Gregory “GG” Jackson is what one might call an “iffy” prospect. As in he’ll be the best player in the league “if” he develops ball-handling and “if” he develops as a shooter and “if” he commits himself to being a great defender, and like two or three other ifs.
The lack of concrete skills right now has held Jackson back in terms of draft value, but his physical traits give him a ceiling that scouts can hardly overlook. It’ll be enough to earn Jackson a draft selection in the first round, perhaps as high as the mid teens. He’s a player that could fit in with a long-term timeline for the Utah Jazz.
- Age (on draft day): 18.51 years old
- Position: Forward
- Height (without shoes): 6’8.25”
- Wingspan: 6’11.5”
- Weight: 214 lbs
- School: South Carolina
- Per Game Stats — 15.4 points | 5.9 rebounds | 0.8 assists | 0.8 steals | 0.8 blocks
- Shooting Splits — 38.4 FG% | 32.4 3P% | 67.7 FT% | 47.4 TS% | 44.4 eFG%
- Advanced Stats — -0.1 BPM (1.2 Off BPM, -1.3 Def BPM) | 1.0 Win Shares | -16.5 Net Rating
Jackson’s physical profile is something to behold. He stands over 6-foot-8 without shoes with a near 7-foot wingspan and a pretty solid weight of 215 pounds for an 18-year old with his height. Combine this frame with his athleticism (among power forwards at the NBA Combine Jackson ranked fourth in vertical at 37.0 inches and second in Three-quarter Court Sprint at 3.21 seconds) and you have a prospect worth salivating over.
Despite some low shooting numbers, Jackson showed a willingness to take, and at least sometimes hit, just about every kind of shot. He attempted quite a few dribble jumpers and took a lot of shots at the rim to go with a still healthy diet of spot-up shots. Those drafting Jackson aren’t just taking him in hopes that he’ll become a 3-and-D wing, they’ll be banking on Jackson becoming a shot-maker at all levels of the court.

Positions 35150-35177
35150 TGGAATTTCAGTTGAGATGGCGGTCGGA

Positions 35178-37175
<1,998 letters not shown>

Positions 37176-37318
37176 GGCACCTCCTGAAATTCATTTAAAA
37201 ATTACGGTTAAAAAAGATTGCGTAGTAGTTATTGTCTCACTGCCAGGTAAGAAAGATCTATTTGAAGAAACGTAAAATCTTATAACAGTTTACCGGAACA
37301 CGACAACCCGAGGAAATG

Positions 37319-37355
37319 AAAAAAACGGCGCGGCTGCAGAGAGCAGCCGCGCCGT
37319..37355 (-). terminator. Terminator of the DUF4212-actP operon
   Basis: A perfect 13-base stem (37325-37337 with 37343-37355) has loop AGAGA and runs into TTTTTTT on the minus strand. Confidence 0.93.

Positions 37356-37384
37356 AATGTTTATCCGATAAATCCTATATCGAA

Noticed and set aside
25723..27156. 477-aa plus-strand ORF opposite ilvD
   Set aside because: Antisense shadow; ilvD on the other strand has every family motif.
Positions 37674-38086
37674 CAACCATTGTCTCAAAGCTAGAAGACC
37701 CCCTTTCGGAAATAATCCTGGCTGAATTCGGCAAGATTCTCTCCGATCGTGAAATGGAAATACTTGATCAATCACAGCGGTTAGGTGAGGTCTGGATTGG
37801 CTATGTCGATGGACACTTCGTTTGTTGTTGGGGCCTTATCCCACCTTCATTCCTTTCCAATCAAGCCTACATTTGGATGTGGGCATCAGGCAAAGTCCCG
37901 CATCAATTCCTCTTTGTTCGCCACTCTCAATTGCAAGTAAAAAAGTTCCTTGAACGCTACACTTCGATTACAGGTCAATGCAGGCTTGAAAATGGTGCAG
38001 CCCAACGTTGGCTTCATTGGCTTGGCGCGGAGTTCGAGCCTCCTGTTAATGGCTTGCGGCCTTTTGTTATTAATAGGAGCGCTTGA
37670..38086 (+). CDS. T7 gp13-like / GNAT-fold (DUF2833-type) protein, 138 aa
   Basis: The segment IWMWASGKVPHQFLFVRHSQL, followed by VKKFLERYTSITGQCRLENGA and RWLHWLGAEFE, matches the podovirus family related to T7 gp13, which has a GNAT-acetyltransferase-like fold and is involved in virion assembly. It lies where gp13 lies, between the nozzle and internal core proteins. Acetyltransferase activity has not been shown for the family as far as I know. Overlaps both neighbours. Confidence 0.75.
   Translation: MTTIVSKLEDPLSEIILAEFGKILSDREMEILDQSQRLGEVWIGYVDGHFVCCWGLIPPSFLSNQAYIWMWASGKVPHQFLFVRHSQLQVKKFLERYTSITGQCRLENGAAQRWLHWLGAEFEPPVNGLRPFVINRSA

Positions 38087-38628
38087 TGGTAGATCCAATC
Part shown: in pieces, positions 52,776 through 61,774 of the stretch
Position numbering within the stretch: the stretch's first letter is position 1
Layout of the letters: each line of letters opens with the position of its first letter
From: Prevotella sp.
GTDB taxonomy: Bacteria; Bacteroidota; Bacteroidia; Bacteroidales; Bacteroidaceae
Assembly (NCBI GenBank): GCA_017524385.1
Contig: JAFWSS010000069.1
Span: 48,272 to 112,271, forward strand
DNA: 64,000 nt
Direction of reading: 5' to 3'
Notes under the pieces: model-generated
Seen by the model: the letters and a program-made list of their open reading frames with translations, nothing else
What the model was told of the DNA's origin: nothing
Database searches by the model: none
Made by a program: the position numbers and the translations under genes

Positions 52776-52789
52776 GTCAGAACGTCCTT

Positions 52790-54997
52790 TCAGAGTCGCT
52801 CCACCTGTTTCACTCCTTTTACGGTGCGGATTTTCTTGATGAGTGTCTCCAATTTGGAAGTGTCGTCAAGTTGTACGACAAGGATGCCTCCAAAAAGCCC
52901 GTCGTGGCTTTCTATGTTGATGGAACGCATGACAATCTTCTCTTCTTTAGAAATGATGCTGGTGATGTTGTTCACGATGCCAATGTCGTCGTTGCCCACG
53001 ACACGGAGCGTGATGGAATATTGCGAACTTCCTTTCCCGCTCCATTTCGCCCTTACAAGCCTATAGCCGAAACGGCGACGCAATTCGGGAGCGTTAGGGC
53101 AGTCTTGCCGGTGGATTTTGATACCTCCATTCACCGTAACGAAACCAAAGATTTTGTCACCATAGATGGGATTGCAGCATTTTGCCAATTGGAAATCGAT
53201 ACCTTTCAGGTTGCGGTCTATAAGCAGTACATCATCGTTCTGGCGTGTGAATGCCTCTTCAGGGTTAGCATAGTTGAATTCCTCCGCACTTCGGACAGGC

Well...kind of everything. At least at the moment. This is why people can be hesitant with Jackson and it’s why he’s currently only going as high as the mid teens and often the 20s in mock drafts despite his frame and athleticism. There’s not really anything Jackson can truly hang his hat on at the moment, at least aside from being a bit of a freak athlete for his size.
You can start with the shooting numbers. His 3-point percentage isn’t actually that much to freak out about, it’s his 2-point percentage: 41.9 percent. On shots at the rim he made just 56.0 percent. There are 6-foot guards who shot better at the rim last year. So the fact that a player who’s biggest upside is his combo of length and athleticism can’t be at least above average at the rim raises a red flag that can be seen from space.
Even aside from shooting there are worries everywhere. Advanced stats weren’t exactly high on him, being a negative player in Basketball Reference’s Box Plus/Minus and Net Rating. Some of the blame for that could be cast onto Jackson’s youth (he was 17 at the start of his team’s season) and playing on a bad team (South Carolina went 11-21) but all of these negatives racking up makes one really worried.
Will the Jazz draft him?
Not with the No. 9 pick they won’t. Jackson is not currently rated to go in the lottery by most prognosticators. Perhaps someone will reach on him, but the Jazz don’t seem like the team to be reaching on a project wing. He’s the kind of player that might fall to them at No. 29 they might pick, or reach only slightly at No. 16 to pick him up.
It may be a little crowded in the frontcourt at the moment with Lauri Markkanen, Kelly Olynyk and Walker Kessler all in there, but Jackson could find himself some space to slowly grow, much like Kessler did. And Jackson really does need time to grow, but he also has plenty of time to do it. He won’t turn 19 until December and without much pressure on him he can work on those skills that have a lot of rough edges on them right now.